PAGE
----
The team's observations should be written in the order in which the activities occured; however, you can add a heading to paragraphs to help separate different input methods and software. A TTAP Report may have the following headings: Switch Activity -- Battery-operated Toys; Switch Activity -- Workshop; and TouchWindow Activity -- HyperStudio. In this way a reader can skim through the report and get an idea of what input methods and software were used without having to read the entire Observations section.
After the observations have been summarized, recommendations can be written. In the TTAP Report we begin the Recommendations section with a paragraph summarizing the child's abilities and interests. Specific suggestions for Input Method, Computer Equipment, Software, Equipment Placement and Goals follow. Under Input Method, if we are recommending a switch, then we give information on a specific type and why this one seems to meet the child's needs. For very young children, we may recommend a switch and battery-operated toys, in which case we also provide resource information for the switch and toys. If a switch holder is needed, a commercial or home-made one is suggested. TTAP has schematics for a customized switch holder which is included with the report. If a touch tablet is recommended similar resource information is also provided. The main consideration under Input Method is to explain the purpose for recommending a certain device and for what applications the device will be used.
If a new computer system is being recommended, it is wise to list general considerations, such as RAM, hard drive space, CD-ROM drive, and size of monitor, rather than suggest a particular model. The recommendation may not be met until a year or more later, at which time a specific model may no longer be available. Again explain why these computer considerations are important.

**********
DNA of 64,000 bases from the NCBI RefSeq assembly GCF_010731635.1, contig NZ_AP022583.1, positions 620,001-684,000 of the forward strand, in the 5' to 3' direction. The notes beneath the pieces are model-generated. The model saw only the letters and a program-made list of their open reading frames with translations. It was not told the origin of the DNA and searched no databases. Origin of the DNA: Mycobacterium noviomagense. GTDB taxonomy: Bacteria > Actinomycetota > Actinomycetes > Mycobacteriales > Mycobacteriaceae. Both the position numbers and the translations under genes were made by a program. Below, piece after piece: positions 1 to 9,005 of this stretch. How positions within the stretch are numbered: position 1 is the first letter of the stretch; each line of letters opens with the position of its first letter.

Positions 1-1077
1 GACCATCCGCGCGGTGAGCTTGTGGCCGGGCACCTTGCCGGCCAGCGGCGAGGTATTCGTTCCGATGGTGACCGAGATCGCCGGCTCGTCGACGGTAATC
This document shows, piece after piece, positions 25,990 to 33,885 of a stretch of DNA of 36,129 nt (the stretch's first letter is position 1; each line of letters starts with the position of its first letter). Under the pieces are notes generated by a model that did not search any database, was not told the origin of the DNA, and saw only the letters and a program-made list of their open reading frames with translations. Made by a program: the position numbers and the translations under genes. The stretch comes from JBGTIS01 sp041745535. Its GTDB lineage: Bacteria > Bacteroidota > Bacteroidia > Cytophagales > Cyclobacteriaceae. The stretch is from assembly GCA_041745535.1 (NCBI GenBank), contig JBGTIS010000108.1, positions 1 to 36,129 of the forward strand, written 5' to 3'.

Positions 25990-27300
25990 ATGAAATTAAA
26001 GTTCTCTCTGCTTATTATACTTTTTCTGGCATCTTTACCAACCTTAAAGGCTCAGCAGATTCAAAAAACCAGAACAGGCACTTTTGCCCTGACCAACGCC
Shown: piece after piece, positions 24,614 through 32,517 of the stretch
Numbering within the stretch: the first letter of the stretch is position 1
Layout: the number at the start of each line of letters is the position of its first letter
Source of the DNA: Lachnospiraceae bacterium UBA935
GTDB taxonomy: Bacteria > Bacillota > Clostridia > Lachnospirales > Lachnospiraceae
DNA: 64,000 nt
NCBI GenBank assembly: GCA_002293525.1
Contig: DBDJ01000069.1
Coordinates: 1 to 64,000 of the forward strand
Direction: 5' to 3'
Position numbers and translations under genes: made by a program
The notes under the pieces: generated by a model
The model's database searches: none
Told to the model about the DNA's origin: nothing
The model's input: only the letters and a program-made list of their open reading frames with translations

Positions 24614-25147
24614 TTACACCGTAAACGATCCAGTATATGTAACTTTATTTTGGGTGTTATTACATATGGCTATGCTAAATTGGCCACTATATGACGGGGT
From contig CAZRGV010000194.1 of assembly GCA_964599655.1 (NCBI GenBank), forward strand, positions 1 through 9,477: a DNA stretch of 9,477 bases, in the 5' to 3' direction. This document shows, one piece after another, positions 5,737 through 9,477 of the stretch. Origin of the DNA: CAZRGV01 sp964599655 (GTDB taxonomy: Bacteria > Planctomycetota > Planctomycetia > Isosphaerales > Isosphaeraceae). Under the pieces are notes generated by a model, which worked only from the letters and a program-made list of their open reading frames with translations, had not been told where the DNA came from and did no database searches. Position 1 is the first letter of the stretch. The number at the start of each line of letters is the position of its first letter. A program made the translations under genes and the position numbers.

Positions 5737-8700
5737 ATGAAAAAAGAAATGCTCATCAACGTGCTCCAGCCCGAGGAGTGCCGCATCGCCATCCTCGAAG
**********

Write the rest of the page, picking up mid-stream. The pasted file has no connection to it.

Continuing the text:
When recommending software, list possible IEP goals which may be met through use of a particular software program. For example, "Switch Intro is a beginning switch program which reinforces attending and visual tracking skills." If there is a specific part of a software program which is being recommended, then it should be listed also. For the previous example, "Willy the Worm" should be suggested, since it is the one part of the software which reinforces the targeted skills.
If there is a particular placement for the equipment, this should be mentioned under Recommendations. If you know that there has been a problem with designing the computer environment in the child's classroom, this may be a good place to write some helpful tips for the school staff. Placement recommendations may also include suggesting an adjustable computer table if the monitor and computer are not at a suitable height for the child, or adapting what the classroom already has available.
As a final part of the Recommendations, suggested goals can be included. Review the purpose for the assessment and what IEP/IFSP goals the child and family have. Then provide some ideas on goals for using technology at this time. In TTAP we always recommend consistent use of the equipment, no matter what the specific goal. We may also include a curriculum activity to go along with a recommended software program.
The assessment report is ended with a brief Summary. Recommended equipment and software are listed and closing statements are made. The TTAP report ends with a short paragraph describing follow-up support for the family and school staff who work with the child. Resource information on software and peripherals are included with the report.
A well written and thorough report can provide valuable information to the families and other support team members. It is meant to be read and followed by staff who work with the child. As the child progresses follow-up assessments will be needed to provide the family and school with ammunition to insure the child's full potential is being met.
Further details on TTAP's assessment report format and procedures, as well as the forms referred to in this article, are available in written form in the Technology Team Assessment Process. This 211-page maual may be ordered from The Center for Best Practices in Early Childhood.